Jeanette probably wouldn't care one way or the other if Imo kicked the bucket. Actually, she'd be glad, because then she'd get the car and she could drive it wherever and whenever she pleased. And sweet little Lou was still young enough to bounce back. Maybe Martha would be hurt for awhile, losing her best friend, and some of the old folks she took care of would notice, but on the whole, things would go right on if she went ahead and died.
The fact was that ever since Silas took his last breath she had sensed the Grim Reaper trailing her, a dark specter creeping along at her heels, waiting for her to give up the ghost. Her body was still good enough, but her broken heart was leaking its pain into her bones. She'd done her duty -- stayed on just long enough for Silas to have a proper send-off.
She took a deep breath, her mind fixed on an image of herself on the other side. With Silas. There would be none of the prostate cancer hanging over them like a black cloud. Her eyes filled with hot tears. The first ones that she had let escape since they learned the cancer had spread too far. They teetered on her eye rims and spilled over her cheeks and filled the corners of her mouth with salt.
Now she'd gone and lost it, at least as far as the tears. Why not just go on and let go?
She did. A huge painful sob tore out of her chest and left her gasping and hiccoughing herself into sleep.
* * *
After Uncle Silas's funeral, I remember looking out the window and seeing Imo, walking around the garden. Good, I thought. Nothing like the garden to salve her heart. But the way she was muttering to herself made me wonder. Then she paused at the edge of the compost heap and it looked like she was blessing it out. That was when I realized how hard things were going to be around here.
The garden used to make her happy. Even in the dead of winter, she would pore over her garden catalogs, order her seeds, and draw up a garden plan. In years past she put in her English peas at the end of February, and although there were still the icy blows of wind and frosts, from that moment on, the garden became a growing place and the promise of life was there.
I had seen her get excited talking about her compost pile. "Lou, this is black gold to a gardener," Imo told me once when I was little. I was holding my nose and peering into her smelly heap. She picked up a fistful of dark, rich crumbly black compost that had once been a mound of corn cobs, egg shells, chicken manure, rotted vegetables, coffee grounds, pine needles, and Kudzu vines, among other things.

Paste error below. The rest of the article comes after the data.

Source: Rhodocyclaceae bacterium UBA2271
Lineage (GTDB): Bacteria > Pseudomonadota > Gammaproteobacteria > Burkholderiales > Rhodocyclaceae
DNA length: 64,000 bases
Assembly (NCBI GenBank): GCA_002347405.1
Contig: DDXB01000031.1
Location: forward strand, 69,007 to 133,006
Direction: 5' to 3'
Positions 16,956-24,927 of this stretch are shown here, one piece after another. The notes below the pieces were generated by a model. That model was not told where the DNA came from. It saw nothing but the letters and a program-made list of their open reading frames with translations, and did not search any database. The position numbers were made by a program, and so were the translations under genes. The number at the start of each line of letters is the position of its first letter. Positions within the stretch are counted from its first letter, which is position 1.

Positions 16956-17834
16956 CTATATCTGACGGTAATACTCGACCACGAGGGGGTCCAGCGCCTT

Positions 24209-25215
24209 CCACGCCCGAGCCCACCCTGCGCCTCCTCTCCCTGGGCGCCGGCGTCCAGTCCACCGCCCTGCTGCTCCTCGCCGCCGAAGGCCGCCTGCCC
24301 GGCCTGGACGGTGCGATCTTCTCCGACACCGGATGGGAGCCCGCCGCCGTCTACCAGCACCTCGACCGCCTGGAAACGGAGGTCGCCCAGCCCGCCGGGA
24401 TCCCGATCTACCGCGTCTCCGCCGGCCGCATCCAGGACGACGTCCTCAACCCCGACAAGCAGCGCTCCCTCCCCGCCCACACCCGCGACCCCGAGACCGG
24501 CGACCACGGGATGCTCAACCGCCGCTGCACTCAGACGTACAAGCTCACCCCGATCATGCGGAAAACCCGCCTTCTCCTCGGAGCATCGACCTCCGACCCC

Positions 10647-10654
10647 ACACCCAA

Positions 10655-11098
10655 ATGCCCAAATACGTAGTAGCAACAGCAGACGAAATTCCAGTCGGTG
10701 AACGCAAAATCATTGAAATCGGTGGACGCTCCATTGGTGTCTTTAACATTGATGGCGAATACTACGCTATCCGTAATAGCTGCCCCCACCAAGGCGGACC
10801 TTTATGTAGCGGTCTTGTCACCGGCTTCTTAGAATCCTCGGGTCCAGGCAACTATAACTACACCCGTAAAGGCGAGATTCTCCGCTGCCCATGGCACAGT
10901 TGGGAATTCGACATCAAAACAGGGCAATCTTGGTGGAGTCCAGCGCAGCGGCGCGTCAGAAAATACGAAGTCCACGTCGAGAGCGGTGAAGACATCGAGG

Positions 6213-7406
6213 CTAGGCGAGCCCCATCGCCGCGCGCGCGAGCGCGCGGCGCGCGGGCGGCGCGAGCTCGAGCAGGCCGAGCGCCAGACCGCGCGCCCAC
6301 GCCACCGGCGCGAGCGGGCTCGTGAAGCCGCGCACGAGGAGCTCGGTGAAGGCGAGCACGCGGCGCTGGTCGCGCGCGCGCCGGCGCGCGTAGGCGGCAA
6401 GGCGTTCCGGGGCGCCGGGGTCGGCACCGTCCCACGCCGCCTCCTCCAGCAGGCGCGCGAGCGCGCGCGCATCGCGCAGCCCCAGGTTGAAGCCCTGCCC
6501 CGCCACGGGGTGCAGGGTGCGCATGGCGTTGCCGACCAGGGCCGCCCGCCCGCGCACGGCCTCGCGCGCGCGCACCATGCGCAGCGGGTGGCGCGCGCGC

Toward the beginning of that same summer, when I was following Imo around the garden, she stopped and pointed at the edge of the dirt. "Look, Lou." As I stepped closer, I noticed a corn cob, only half-decomposed, jutting up and out from underneath a butter bean plant which was loaded with blooms. In fact, there were bits and pieces of stuff I recognized from the compost pile just about everywhere in the dirt of our garden. "Life springs from death," she reminded me every time we were cleaning up the supper table. "Don't throw out a thing, Lou. We'll put it in the compost heap."
From that spring on, I thought there was something almost spiritual about composting. It put me in mind of the promise that we heard from the pulpit Sunday after Sunday -- that there would be life after death.
"Please, God," I breathed, pressing my mouth against the cold window pane, watching Imo. "Let her see right up through the clouds into Heaven. Let her have just one glimpse of Uncle Silas all happy and free now."
I knew Uncle Silas was up there because on one of our last visits to see him in the hospital, he held Imo's cheeks and made her look at him. "We'll see each other again," he said, and she nodded her head. I knew he was talking about in heaven.
Normally, she was a real cheerful person with the kind of face that said, Isn't this a great world and aren't we all so happy to be alive? But she came in from the garden that day of his funeral, and there wasn't a glimmer of hope left in her eyes.
Looking back, I think I believed that if only she would start her garden, it would pull her back into life. I have a vivid memory of the month that followed. Daily I checked the south-facing windowsill where she used to start her tomato seeds indoors. Nothing but dust. Then I expectantly trotted outside to the cold-frame and peered in. A barren wasteland.
She might not even realize it's time to start her tomato seeds, I reasoned. Come to think of it, I hadn't even seen a single one of her garden catalogs out. She didn't seem to notice much of anything.
"Imo," I said, trying to find some shred of my fingernails left to bite on, "when you going to start the tomatoes?"
"Hmm?" said Imo, gazing off into space. "Sure is warm in here, isn't it?" She sighed and pressed her hands together. That was when I realized she wasn't connecting with reality anymore.
When March slipped by, I prayed that God would illumine Imo's mind so that she would remember to start the garden. Next, I dug out old garden catalogs and placed them in the kitchen, the bathroom, and on her bedside table.
Then I imagined her outside in the sunshine where her heart would mend -- digging and weeding and working the compost into the dirt so deep she felt the pulse of the Earth. I even imagined her smiling at the promise of harvest.
Copyright © 2001 by Julie Cannon